“To help ensure that all individuals comply with the policy some signage is posted throughout the campus,” said Dean of Student Success David Belman. “If individuals are found smoking in unauthorized locations, they are typically informed by college personnel or police services members that they must stop and can only smoke in the parking lots. For the most part, individuals appreciate being notified, stop smoking where they are, and use only authorized locations after that point.”

While LMC has created a policy to comply with state law and protect the population from secondhand smoke, there are students who remain unsatisfied with the campus’s attempt to provide a smoke-free environment.

“They should not smoke in the areas that are busy,” said LMC student Karen Hernandez.

Hernandez, who is a cancer survivor, said when she sees fellow students smoking on campus and not in the designated areas, it bothers her.

“At least move when you see someone coming as a courtesy to their health,” said Hernandez. “Non smoking areas are there for a reason.”

Bradley Dexter, an ex-smoker attending LMC, also reported encountering smoking in non smoking areas on campus, and said he was “irritated with the smell and had to leave the area.”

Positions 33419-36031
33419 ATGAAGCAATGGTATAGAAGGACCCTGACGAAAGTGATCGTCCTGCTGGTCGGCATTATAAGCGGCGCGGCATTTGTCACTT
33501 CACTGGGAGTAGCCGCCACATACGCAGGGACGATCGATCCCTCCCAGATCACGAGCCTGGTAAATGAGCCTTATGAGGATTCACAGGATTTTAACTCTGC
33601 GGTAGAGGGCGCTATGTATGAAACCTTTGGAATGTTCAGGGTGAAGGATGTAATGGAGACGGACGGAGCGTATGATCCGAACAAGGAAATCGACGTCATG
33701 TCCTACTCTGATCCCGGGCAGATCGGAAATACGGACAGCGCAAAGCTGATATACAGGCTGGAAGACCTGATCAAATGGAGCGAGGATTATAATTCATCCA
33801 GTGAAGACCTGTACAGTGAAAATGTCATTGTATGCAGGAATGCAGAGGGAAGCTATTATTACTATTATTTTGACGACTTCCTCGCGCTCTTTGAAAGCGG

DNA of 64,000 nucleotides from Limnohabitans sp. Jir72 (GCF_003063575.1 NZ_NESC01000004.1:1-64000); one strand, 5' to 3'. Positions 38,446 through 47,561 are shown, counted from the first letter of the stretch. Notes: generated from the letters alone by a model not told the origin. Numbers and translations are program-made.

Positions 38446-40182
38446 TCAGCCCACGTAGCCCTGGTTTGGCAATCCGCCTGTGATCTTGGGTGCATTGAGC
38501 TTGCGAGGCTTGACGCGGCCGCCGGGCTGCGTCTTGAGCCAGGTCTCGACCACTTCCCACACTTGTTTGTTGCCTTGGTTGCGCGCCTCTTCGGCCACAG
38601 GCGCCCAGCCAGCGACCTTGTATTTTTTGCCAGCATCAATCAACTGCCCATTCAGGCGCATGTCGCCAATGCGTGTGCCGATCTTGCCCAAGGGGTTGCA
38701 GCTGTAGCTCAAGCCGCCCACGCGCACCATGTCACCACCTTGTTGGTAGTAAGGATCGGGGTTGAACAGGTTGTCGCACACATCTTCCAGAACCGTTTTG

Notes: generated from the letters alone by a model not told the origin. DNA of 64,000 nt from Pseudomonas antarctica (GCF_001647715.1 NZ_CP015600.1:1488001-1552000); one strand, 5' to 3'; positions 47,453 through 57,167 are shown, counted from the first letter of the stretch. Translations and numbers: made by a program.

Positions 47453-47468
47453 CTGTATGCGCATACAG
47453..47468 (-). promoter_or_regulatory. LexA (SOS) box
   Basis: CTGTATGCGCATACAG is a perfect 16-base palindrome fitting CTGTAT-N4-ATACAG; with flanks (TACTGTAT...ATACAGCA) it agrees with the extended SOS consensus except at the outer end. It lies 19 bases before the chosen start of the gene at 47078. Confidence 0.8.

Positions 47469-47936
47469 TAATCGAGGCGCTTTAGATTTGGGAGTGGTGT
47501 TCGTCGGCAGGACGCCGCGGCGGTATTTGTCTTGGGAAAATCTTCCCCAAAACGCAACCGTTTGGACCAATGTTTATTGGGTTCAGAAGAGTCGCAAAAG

Although according to Belman students who are caught smoking outside of designated areas are asked to take their cigarettes elsewhere, Dexter claimed it is not enough.

“I would like to see heavier enforcement,” he said.

Hernandez and Dexter aren’t the only people unhappy with smokers not abiding by the designated smoking areas. Officer Michael Hotton of Los Medanos College Police Services said that complaints of smoking in non-smoking areas are a monthly occurrence.

“We get around two to three calls a month in regards to smokers being too close to buildings. As people become more aware of their health in general, we get calls to ask smokers to move into the parking lots,” said Hotton. “The person or persons smoking usually don’t realize that they have to be in the parking area.”

Cigarettes smoke being harmful is not a new discovery. In 1985 the Unites States Surgeon General started issuing warnings that cigarettes cause lung cancer, heart disease, emphysema, and complicates pregnancy, but that is just a short list according to Radiologist Eric Saldinger, M.D. who practices at Sutter Health Medical Center in Antioch and Walnut Creek.